We granted review of this already prolonged litigation. (2)
The Court of Appeals' decision in this case is based on its holding in Johnson, 885 S.W.2d at 580, which makes it necessary for us to examine the opinion in that case. Johnson was prosecuted for possession of cocaine with intent to deliver. Before trial he moved to suppress evidence (cocaine, money, and drug paraphernalia) that police officers had seized from his automobile without a warrant. The district court denied the motion. At trial the court instructed the jury to disregard this evidence unless it believed beyond a reasonable doubt that the officer who seized it had probable cause to believe that Johnson's vehicle contained illegal narcotics. The jury returned a verdict of guilty. Johnson appealed the denial of his motion to suppress. The Court of Appeals said:
At a hearing on a motion to suppress the fruits of a warrantless search, the State must prove the search's legality by clear and convincing evidence. [Citation omitted.] However, when the trial court submits the issue of probable cause to the jury, the State must prove the arrest's or search's legality beyond a reasonable doubt. TEX. CODE CRIM. PROC. ANN. art. 38.23(a); Peterson v. State, 727 S.W.2d 125, 126 (Tex. App.-- San Antonio 1987, no pet.); see Lalande v. State, 676 S.W.2d 115, 118 n. 5 (Tex. Crim. App.1984). A jury submission on the arrest's or search's legality under article 38.23(a) "relitigate[s] the issue before the jury." Lalande, 676 S.W.2d at 117; see Peterson, 727 S.W.2d at 126.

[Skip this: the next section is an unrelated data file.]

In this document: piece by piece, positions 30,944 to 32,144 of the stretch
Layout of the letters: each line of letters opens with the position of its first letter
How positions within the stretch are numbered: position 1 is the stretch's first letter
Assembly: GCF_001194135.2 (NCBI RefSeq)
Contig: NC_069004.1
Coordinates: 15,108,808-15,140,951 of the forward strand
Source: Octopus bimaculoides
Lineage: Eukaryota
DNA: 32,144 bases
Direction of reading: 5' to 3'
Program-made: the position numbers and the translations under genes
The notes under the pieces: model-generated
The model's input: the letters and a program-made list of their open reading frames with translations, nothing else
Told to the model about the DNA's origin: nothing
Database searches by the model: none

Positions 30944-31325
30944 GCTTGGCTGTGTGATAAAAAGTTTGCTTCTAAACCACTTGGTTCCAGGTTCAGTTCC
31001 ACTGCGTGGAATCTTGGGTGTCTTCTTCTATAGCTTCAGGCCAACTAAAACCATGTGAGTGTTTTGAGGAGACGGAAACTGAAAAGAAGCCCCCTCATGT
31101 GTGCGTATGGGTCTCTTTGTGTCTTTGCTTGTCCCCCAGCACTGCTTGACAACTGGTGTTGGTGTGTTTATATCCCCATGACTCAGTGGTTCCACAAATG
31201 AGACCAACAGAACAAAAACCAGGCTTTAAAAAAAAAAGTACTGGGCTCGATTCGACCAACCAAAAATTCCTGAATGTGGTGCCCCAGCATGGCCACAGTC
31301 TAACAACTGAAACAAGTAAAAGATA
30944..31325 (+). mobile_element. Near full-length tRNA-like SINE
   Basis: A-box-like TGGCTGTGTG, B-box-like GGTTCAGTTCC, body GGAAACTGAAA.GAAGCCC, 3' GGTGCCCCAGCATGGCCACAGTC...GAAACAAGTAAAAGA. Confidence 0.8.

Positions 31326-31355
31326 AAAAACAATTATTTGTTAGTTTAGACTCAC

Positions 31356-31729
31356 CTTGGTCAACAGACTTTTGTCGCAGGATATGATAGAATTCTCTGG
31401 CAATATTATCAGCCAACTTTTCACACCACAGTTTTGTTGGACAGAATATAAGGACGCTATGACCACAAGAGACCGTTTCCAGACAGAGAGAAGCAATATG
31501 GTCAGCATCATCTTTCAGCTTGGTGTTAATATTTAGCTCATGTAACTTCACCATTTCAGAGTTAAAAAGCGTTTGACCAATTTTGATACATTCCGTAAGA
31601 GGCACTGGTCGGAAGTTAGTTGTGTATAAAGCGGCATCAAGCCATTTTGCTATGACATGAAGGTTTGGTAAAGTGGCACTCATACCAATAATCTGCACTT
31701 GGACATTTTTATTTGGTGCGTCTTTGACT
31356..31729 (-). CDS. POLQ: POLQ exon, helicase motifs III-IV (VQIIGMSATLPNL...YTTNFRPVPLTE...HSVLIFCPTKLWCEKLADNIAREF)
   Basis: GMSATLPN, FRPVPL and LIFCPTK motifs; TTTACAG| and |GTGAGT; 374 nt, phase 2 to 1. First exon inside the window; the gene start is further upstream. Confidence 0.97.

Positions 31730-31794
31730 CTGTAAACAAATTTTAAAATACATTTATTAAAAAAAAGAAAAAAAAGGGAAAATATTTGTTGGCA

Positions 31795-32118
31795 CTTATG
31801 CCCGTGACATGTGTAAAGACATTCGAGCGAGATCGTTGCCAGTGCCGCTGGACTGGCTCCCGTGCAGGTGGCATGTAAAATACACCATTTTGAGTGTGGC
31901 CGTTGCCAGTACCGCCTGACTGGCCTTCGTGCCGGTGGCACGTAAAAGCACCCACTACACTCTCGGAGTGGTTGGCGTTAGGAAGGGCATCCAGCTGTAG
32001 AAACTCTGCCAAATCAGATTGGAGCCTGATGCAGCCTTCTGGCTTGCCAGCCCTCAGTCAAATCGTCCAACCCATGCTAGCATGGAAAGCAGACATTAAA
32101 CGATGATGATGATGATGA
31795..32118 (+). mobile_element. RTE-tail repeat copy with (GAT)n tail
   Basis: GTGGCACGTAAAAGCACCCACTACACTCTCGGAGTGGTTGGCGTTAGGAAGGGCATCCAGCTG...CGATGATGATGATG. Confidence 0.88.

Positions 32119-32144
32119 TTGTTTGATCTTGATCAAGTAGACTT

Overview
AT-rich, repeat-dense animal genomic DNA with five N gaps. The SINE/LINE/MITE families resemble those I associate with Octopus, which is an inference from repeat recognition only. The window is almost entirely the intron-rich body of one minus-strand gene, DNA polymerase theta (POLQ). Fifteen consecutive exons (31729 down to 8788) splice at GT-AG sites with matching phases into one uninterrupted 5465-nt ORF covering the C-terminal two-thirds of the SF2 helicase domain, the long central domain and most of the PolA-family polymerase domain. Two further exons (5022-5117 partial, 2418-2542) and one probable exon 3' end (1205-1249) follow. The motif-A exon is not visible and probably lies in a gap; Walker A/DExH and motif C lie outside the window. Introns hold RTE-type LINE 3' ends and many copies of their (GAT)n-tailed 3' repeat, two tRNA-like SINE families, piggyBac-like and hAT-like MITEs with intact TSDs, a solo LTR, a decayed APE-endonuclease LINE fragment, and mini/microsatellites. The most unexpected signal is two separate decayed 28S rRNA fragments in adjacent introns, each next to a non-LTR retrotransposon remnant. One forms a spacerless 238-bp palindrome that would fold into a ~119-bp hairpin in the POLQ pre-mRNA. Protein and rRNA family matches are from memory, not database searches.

This jury submission forced the State to assume a heavier burden of proof. The jury, by its verdict, impliedly found that the officers acquired probable cause to search. The jury's implied finding supplanted the trial court's denial of the motion to suppress. We review only the jury's decision because it was the last determination of probable cause to search.
On appeal, appellant does not challenge the jury's consideration of the disputed evidence or the sufficiency of the evidence if the jury disregarded that evidence as the trial court instructed. Appellant's complaints about the trial court's rulings on his motion to suppress are immaterial. The jury's verdict subsumed the trial court's denial. Appellant presents nothing for review. (3)
We begin our consideration of these holdings by comparing the scope of a motion to suppress evidence, or an objection to evidence, with the scope of an instruction to the jury to disregard unlawfully obtained evidence. These procedural devices are based on two sentences in Article 38.23(a) of the Code of Criminal Procedure.